Hi ,New Here 9 yr old with Borderline (BPD) ,Pervasive Developmental Disorder (PDD) not otherwise specified

Discussion in 'General Parenting' started by formysparkles, Mar 28, 2011.

  1. formysparkles

    formysparkles New Member

    Hello . I'm new here not quite sure how it all works. haven't quite gotten the signature part figured out yet but here's my story.
    Im a mother of 3 . Son 16 very Average, great kid. Daughter 9 was diagnosed with Aspergers Syndrome and recently Bipolar Disorder 1 and ADD. My youngest is 4 yr old Girl ?ADHD.
    My husband (separated 2 1/2 yrs) has Bipolar 1 with Psychosis at the current time and is inpatient at psychiatric hospital.Recently needed restraining order on him as his violence grew toward my 16 year old.
    My children are all suffering losing their dad recently to such an extreme surfacing of his illness (Psychosis) . My daughter being recently diagnosed with Borderline (BPD) 1 has hit me really hard after watching her father go through this immense personality change and desire to end his own life.
    I'm very scared for her, I'm very angry at her and she is extremely out of control. She is medicated but Im not sure its enough. She still rages and she reminds me so much of her Dad it scares me that that is her impending doom. Her Dad was not diagnosed until 29 years old. She was this was since 3. I don't even know where to begin to get her the most possible help. I'm petrified she will become like him. He is not in touch with reality at the current time and there is no signs at all of the man I married. Any thoughts ? Help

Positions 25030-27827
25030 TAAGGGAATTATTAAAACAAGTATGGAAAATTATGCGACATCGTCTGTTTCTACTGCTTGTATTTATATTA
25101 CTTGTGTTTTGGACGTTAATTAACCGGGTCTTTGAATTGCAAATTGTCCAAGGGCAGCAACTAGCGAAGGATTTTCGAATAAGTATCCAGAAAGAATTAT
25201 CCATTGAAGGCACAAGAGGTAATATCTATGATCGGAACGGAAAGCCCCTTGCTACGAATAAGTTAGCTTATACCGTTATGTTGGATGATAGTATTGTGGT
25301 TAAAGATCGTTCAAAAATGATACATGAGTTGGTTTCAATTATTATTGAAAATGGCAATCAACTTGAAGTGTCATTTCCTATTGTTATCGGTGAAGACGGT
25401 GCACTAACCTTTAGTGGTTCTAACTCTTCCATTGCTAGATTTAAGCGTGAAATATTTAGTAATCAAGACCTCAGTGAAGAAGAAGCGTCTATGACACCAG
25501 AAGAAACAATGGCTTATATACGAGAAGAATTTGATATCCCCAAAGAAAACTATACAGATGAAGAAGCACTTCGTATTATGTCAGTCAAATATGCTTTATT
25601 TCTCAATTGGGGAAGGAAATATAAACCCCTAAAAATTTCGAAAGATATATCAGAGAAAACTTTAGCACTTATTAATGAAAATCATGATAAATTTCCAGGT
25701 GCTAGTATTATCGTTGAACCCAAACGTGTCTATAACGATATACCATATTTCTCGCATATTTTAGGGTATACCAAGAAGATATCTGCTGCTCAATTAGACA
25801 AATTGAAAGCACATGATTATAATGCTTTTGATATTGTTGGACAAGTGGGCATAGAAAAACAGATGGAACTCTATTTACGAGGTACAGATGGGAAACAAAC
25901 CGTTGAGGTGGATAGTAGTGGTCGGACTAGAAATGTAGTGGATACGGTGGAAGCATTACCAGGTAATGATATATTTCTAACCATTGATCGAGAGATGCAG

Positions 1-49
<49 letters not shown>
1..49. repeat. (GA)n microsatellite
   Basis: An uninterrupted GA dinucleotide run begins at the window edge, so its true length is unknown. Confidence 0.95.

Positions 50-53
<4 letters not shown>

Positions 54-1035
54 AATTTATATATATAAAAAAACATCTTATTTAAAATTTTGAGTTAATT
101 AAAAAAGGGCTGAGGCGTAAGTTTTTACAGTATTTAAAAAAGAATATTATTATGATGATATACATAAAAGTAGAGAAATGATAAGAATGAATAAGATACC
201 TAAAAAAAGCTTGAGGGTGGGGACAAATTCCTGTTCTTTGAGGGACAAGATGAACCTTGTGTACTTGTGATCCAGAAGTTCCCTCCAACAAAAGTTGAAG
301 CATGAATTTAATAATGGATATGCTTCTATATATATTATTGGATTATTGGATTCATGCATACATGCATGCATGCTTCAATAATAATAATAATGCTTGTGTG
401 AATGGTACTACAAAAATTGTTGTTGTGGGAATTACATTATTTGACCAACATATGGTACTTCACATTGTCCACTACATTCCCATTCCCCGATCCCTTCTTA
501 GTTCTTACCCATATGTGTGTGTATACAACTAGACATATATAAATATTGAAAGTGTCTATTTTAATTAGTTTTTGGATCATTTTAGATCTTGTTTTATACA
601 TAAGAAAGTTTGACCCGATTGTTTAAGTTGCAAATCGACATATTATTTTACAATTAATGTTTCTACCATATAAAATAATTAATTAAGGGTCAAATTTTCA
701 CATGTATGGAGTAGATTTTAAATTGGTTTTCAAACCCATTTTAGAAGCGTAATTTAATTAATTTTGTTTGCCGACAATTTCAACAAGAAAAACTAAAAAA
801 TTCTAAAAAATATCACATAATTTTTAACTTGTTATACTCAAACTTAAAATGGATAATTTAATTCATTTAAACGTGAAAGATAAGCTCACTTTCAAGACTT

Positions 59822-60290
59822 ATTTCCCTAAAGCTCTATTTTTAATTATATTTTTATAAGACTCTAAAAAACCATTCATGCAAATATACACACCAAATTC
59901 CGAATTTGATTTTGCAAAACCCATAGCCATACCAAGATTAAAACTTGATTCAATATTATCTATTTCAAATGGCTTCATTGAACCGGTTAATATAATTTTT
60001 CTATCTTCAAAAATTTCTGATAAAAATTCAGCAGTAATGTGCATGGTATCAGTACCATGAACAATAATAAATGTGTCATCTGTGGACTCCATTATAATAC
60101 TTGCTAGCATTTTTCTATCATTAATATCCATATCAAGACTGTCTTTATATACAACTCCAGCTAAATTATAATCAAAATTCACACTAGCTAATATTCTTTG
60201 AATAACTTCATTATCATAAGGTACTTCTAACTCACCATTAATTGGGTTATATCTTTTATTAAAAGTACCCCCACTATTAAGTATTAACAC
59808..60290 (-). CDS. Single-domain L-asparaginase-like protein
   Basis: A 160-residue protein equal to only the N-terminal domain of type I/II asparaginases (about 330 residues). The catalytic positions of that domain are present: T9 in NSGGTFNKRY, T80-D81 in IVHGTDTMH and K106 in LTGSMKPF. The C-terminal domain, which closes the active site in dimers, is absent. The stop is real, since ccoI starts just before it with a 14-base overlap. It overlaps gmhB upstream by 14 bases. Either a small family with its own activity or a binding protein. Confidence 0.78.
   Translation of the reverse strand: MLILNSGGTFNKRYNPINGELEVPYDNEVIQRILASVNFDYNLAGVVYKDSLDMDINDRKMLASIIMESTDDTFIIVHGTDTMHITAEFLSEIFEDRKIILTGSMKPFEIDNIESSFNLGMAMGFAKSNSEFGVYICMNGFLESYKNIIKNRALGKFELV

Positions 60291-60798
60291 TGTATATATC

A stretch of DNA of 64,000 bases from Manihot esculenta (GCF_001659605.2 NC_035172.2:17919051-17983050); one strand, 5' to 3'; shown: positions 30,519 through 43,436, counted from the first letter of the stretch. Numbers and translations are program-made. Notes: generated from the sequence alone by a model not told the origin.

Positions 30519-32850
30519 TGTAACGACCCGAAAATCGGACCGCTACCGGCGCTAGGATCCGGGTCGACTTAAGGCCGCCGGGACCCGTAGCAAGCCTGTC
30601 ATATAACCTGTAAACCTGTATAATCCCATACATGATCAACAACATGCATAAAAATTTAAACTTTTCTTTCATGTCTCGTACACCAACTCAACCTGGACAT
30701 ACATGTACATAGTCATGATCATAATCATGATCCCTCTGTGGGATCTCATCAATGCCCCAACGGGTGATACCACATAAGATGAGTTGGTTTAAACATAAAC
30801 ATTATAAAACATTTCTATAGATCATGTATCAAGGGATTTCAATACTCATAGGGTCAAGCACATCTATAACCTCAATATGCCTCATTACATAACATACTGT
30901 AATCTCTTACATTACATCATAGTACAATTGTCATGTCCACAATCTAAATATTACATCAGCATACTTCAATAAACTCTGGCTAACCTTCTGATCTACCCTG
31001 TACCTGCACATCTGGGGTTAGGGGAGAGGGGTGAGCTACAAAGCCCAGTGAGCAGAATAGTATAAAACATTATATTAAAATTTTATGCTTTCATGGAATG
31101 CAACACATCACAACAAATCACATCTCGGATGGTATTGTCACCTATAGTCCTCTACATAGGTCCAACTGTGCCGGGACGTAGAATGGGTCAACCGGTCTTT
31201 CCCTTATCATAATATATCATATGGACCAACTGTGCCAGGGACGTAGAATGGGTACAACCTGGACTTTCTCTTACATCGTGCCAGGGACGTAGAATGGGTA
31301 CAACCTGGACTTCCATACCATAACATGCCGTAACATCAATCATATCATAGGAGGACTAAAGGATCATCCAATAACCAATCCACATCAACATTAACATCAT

2. Fran

    Fran Former desparate mom

    Hello and welcome. I read your story and want to say how sorry I am that your life has been disrupted by the mental illness that plagued your husband.
    I understand your fear for your daughter. Much of this is out of your control. The best you can do is research newest treatments, get expert opinions but love her, set boundaries and be prepared to advocate for her to the outside world and even save her from herself. The hard choices that go against every mommy instinct sometimes
    It was important to me that I remember that he is a person and not a diagnosis. I try hard to respect him and treat him with dignity especially when he was at his worst and really not deserving of the decent treatment but I hoped to teach by example even if the fruits of that particular labor aren't evident for many years.
    My thoughts about your situation is that you are doing a good job already but may need to keep searching for the best treatments, environments and medications out there.
    The other children in the family should not have to suffer from a delusional, psychotic dad and then have a sister who is out of control. Balancing the needs of one with the needs of the rest is difficult.
    Hopefully, we can share our stories and support and it will help you. You certainly aren't alone.
  3. DaisyFace

    DaisyFace Love me...Love me not

    Hello and welcome--

    What a heartbreaking situation! There is quite a bit of mental illness in my family, too...and it iS stressful to worry what your children may or may not have inherited.

    "See the person first and not the diagnosis"

    That is one of the mantras I learned at my local NAMI support group. If you are not already a member of NAMI - I highly recommend you find a local group. It was so helpful to me!
  4. KTMom91

    KTMom91 Well-Known Member

    Just wanted to add my welcome, formysparkles.
  5. tictoc

    tictoc New Member